2. Definitely not Black Hand, but I’m not completely sure that it’s square biz either. I would lean more towards foul ball, not because it makes me mad that people are talking about this or that what they are talking about is inaccurate; in fact i think that the people (especially those highlighting some of the issues in the posted commercial) are dead on. My problem is that the wrong people are advocating for the equality. America is and has always been the Land of Opportunity for those who can garner the Power; that power usually being tied into not necessarily the big wallets, but more importantly the bigger accumulation of wealth. Manifest destiny was not about exploration, it was about dominating anyone who was in the path of securing long term wealth. Slavery was purely about working the land for it’s natural resources so that those in power could amass more wealth. They went after Africans because of their unfamiliarity of the land which they were working versus because of the color of their skin. Segregation was propaganda created by the country’s elite and powerful so that poor white and poor blacks could focus on why they hated each other based on their physical differences and as a result keeping them from focusing on their common bond, which was being poor. Until you get those who have monopolized the power in this country to come out in support of equality to all and in all areas…all it will be is a protest with fluctuating levels of commitment and energy.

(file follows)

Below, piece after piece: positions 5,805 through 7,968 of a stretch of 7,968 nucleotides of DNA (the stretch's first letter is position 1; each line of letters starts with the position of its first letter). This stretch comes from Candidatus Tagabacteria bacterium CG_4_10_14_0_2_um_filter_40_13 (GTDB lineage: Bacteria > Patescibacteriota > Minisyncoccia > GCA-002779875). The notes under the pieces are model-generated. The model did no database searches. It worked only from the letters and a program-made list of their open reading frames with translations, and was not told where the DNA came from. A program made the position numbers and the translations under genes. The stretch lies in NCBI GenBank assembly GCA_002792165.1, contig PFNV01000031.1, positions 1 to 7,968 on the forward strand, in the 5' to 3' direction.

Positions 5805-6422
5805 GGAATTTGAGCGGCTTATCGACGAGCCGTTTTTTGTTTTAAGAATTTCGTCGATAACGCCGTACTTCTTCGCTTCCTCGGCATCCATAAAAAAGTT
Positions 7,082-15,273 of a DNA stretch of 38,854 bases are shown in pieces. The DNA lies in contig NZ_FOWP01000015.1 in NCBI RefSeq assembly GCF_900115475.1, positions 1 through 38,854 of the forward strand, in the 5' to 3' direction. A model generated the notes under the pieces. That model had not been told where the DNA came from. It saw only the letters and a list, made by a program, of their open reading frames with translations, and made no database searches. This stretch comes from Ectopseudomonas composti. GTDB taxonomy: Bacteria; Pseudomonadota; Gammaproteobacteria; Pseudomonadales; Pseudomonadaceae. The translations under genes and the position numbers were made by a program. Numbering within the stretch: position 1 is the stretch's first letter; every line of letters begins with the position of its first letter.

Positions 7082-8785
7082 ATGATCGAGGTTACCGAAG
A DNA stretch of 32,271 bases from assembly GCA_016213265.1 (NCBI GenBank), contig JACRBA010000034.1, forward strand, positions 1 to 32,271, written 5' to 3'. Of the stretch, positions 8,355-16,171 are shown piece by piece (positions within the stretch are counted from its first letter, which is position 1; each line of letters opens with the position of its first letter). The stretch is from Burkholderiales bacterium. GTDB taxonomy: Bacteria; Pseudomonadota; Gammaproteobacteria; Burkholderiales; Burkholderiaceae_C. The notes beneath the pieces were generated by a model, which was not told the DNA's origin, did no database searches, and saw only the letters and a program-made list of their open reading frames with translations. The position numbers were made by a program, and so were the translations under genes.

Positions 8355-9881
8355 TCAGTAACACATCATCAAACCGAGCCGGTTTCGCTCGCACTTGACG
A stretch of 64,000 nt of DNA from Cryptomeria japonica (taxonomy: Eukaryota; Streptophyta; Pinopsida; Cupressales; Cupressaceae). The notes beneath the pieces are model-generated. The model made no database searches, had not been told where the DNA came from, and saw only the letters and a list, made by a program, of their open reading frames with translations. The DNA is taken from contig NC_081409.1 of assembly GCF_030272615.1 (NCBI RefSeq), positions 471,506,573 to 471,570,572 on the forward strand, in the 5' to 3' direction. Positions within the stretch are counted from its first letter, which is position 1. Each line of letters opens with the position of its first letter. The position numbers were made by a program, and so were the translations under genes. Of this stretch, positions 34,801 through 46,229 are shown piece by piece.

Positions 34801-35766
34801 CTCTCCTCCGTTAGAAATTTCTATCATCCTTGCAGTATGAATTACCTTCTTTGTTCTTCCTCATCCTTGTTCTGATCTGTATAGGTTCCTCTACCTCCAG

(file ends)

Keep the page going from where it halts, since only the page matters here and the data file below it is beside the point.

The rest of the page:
3. but isn’t that what’s happening, the people with power supporting the cause. (you didn’t click on the “people” link to see all the heavy hitters in support of #Occupy) There are very powerful people supporting the protest. does that change you vote foul ball to square biz?

    • Rosanne Barr, Lupe, Michael Moore…those heavy hitters…man i’m talking about the real people who have power, people we don’t see on the daily. people who aren’t in the news and the limelight. I mean this is going to sound a bit “blackhandish” but people who don’t report their income and wealth status to FORBES. Those people with the power. I could go all spiritual here, but I won’t. I just believe that what is seen is not nearly as compelling or real as what is unseen.